Family members of those who died in November's wildfires are feeling a range of emotions as they take in the announcement that state charges have been dropped against the two juveniles accused of starting the Chimney Tops 2 fire.
Karyssa Steele misses her grandmother Pamela Johnson more than she can put into words. Johnson was one of the 14 people who died from the fires that swept through Gatlinburg and other parts on Sevier County on the night of Nov. 28.
"She was always there growing up, you know," Steele said.
The pain of the loss hurts even more after learning the state charges have been dropped, but Steele also says she's reached a point of forgiveness against the two teens.
“It’s just so surreal, you want justice for everybody yet you can’t seem to get it," she said. “I’ve already forgave them but I’m still also trying to get the closure that I need."
Steele said her family is still working to get access to her grandmother's death records and other records about the evacuations the night of the fires to understand more about what happened.
Jimmy Vance has also been working to get access to records to understand what lead to the death of his wife, May Vance, in the days after the fires.
May Vance suffered severe smoke inhalation and a heart attack while escaping from the fires, and died two days later.
"We are now seven months down the road and my family is no closer to knowing why we were not warned to leave the mountain and who or what caused the fires that killed my beloved wife of 53 years," Jimmy Vance said Friday. "If the government has evidence that the fires were caused by another source, it should be disclosed immediately. May was a loving wife, mother, and grandmother and we miss her deeply."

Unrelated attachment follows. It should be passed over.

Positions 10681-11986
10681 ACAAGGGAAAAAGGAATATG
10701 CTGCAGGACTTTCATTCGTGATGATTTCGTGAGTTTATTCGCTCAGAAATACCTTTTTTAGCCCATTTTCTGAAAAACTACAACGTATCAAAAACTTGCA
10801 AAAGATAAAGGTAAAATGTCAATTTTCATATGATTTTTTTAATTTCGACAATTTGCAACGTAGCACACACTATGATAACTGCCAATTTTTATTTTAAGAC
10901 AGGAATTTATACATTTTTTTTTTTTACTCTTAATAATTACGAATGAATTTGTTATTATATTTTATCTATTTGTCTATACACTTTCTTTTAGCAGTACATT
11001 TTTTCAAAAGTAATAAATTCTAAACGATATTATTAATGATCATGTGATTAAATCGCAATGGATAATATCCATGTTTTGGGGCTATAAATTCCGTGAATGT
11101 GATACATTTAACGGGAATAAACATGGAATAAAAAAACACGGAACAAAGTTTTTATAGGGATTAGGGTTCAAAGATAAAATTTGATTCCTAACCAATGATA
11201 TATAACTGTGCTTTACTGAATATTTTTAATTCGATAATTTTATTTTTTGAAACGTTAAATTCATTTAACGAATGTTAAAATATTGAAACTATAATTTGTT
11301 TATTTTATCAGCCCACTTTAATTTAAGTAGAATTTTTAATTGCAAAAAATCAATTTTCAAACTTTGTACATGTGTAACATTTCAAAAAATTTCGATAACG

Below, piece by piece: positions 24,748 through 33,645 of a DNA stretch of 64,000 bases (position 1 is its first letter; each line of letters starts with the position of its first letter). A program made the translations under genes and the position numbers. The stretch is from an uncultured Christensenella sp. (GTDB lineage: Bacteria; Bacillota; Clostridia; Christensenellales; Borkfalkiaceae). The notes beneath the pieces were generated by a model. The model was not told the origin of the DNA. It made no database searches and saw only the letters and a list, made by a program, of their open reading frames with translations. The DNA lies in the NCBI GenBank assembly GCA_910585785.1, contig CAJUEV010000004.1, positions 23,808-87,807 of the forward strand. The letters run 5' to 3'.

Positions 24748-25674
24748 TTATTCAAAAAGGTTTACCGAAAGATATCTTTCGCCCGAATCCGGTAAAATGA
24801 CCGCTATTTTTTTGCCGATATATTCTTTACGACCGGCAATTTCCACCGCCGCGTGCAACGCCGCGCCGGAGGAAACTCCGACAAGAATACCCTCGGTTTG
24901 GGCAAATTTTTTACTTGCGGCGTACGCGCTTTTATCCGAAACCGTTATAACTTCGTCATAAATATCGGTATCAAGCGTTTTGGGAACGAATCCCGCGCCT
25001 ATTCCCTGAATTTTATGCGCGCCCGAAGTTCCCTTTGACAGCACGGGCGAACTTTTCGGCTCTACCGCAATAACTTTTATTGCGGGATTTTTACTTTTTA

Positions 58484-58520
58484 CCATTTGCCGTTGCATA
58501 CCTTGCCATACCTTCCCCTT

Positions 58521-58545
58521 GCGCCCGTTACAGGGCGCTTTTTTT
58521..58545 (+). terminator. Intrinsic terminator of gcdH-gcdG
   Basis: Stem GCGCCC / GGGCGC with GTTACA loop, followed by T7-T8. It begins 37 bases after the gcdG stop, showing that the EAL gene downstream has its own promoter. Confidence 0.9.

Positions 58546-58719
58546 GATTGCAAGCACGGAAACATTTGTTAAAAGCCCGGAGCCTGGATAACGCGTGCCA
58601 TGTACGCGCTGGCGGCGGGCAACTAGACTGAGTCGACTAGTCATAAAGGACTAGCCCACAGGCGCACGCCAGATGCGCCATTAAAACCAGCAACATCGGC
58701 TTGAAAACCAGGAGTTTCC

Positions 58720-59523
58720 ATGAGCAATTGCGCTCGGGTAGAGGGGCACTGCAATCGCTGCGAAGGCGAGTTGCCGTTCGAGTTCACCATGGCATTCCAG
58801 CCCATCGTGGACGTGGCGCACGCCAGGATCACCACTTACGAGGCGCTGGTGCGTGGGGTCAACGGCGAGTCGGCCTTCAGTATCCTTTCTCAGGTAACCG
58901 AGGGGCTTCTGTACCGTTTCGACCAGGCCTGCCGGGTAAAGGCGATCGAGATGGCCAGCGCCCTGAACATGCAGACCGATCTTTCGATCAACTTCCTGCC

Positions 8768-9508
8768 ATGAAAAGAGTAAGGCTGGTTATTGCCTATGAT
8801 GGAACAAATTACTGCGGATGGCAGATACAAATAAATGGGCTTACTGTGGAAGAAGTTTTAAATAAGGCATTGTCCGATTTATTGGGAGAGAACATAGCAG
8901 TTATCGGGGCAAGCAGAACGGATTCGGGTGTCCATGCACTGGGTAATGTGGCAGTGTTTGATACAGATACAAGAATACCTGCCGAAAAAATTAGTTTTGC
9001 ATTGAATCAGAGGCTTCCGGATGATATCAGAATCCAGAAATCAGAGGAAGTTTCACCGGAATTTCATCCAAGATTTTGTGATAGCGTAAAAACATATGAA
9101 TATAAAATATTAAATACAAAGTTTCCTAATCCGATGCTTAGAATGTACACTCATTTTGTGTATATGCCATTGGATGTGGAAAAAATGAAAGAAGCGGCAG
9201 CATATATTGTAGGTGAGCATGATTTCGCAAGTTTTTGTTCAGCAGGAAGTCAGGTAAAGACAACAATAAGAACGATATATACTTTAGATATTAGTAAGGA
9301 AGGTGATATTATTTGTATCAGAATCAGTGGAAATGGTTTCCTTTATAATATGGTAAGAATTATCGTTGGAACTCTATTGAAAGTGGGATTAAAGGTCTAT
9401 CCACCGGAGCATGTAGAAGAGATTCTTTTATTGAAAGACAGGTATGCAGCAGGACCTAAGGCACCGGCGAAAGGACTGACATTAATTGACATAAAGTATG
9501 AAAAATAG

Scott Tegler lost both his parents the night of the fires.
Marylin and John Tegler were at their vacation home in Smokies to celebrate a long Thanksgiving weekend. Their dog Tucker also died in the fires.
On Friday, Scott Tegler said he was in shock, and was reliving the pain of losing his parents all over again.
"I'm struggling with the fact that the guilt is there or there's some reasonable association to guilt. What is wrong with the human aspect of coming forward and admitting you're guilty?" he said.
He said the uncertainty of what's to come isn't easy to comprehend.
"It's about accepting the guilt or if there is guilt associated with it, let's give us a clear explanation and not try to find a legal loophole to create a void that's going to leave a void for many of our families and the community for years to come," he said.
Scott Tegler said he wants transparency and a clear explanation to understand what went wrong that night and how his parents didn't make it out alive.
"I think eventually, I do believe eventually that it will all come out," he said.